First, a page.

Lieff Cabraser Civil Justice Blog
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Defendant-Driven Delays in Florida Tobacco Injury May Leave Plaintiffs Without Justice

A recent R.J. Reynolds financial filing indicates the tobacco giant faces more than 2,700 tobacco injury lawsuits that still await trial in Florida state courts. Because Florida provides special reduced appellate bond requirements for tobacco companies, there are more pending tobacco injury lawsuits in the Sunshine State than all other states combined.

In 1994, Dr. Howard Engle brought a lawsuit on claims that the tobacco companies deceived him and other smokers about the significant dangers associated with smoking cigarettes. During the litigation, which involved approximately700,000 class members, it was found that tobacco companies lied about how their cigarette products were addictive and could be the cause of 19 different diseases. The verdict in this tobacco action awarded $12 million in compensatory damages to class representatives and $145 billion in punitive damages against the tobacco companies.

As a result of this large settlement, whose payments included substantial amounts earmarked for Florida, Florida lawmakers became worried about the subject companies going bankrupt or becoming financially destroyed, leading to a state law that would cap appeal bonds (monies tobacco companies who had lost at trial would be required to post with the state during subsequent legal appeals) at less than $100 million or 10% of the defendant’s net worth. This new law then allowed for tobacco companies to appeal individual Engle case verdicts in Florida without potentially threatening their ability to make their annual prior settlement payments to the state.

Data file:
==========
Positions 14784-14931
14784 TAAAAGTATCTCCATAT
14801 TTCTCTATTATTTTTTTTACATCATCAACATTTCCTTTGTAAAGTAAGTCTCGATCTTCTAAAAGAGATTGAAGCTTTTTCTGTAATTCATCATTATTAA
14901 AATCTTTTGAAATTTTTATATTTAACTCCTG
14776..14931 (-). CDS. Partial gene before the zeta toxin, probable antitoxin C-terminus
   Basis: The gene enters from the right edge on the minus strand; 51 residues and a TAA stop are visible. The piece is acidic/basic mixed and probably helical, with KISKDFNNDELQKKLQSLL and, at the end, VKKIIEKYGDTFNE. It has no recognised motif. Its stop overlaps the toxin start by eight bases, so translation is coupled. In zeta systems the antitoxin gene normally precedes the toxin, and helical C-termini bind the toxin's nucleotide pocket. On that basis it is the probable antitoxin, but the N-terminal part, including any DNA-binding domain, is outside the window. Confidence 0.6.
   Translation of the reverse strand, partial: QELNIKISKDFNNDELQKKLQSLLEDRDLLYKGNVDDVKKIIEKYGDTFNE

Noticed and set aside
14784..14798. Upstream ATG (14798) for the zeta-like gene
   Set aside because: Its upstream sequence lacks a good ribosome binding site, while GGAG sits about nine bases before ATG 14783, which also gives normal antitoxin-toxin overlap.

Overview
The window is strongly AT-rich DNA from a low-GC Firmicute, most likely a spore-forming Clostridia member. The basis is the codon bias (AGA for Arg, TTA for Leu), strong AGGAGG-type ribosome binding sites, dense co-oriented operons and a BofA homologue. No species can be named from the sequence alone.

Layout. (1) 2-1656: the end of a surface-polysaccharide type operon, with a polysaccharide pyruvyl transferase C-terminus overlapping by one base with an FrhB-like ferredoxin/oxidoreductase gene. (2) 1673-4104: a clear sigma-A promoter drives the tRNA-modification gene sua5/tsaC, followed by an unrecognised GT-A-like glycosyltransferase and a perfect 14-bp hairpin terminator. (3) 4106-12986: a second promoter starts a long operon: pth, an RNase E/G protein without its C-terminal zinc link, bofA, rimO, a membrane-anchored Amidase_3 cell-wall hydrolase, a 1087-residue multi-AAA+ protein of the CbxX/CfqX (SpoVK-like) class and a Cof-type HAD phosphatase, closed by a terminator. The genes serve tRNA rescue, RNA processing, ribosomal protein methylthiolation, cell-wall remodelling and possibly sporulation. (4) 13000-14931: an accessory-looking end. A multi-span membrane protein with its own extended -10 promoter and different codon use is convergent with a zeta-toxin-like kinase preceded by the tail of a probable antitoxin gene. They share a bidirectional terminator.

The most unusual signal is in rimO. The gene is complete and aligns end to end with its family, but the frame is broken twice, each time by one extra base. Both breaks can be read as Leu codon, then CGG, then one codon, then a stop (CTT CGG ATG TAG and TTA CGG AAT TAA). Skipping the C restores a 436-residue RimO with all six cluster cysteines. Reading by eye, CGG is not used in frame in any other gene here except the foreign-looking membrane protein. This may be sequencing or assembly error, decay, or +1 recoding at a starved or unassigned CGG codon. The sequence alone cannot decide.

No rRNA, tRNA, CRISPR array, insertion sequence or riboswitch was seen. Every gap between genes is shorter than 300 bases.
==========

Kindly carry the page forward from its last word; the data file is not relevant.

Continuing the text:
Unfortunately, this rule allows tobacco companies “to make aggressive use of the appeals process and avoid settling cases, which delays payment to victorious plaintiffs and their attorneys. Meanwhile, thousands of Engle progeny cases are awaiting trials that will likely never happen in an overburdened state court system, meaning billions of dollars in claims could evaporate as plaintiffs die off,” notes Law360.

Consequently, many plaintiffs remaining from the massive 1990s class action may never see final resolution in court. “Nowadays, few of the remaining plaintiffs are the smokers who fell ill during the class period of 1990-96, and only the smokers themselves, their spouses and their children can bring lawsuits,” noted Law360.

“You literally have people who are dying waiting to get the money that a jury awarded them,” stated Florida Sen. Greg Steube, a Sarasota Republican, who introduced a bill in December that would repeal tobacco company protections. “That’s just wrong.”

Contact a National Personal Injury Attorney

Lieff Cabraser represents Florida smokers, and the spouses and families of loved ones who died, in litigation against the tobacco companies for their 50-year conspiracy to conceal the hazards of smoking and the addictive nature of cigarettes.

On February 25th, 2015, a settlement was reached on behalf of more than 400 Florida smoker lawsuits against the major cigarette companies Philip Morris USA Inc., R.J. Reynolds Tobacco Company, and Lorillard Tobacco Company. As a part of the settlement, the companies will collectively pay $100 million to injured smokers or their families.

Lieff Cabraser attorneys tried over 20 cases in Florida federal court against the tobacco industry on behalf of individual smokers or their estates, and with co-counsel obtained over $105 million in judgments for our clients. Two of the jury verdicts Lieff Cabraser attorneys obtained in the litigation were ranked by The National Law Journal as among the Top 100 Verdicts of 2014.

The case is In re Engle Cases, No. 3:09-cv-10000-J-32 JBT (M.D. Fl.).

Please visit for further information on this litigation.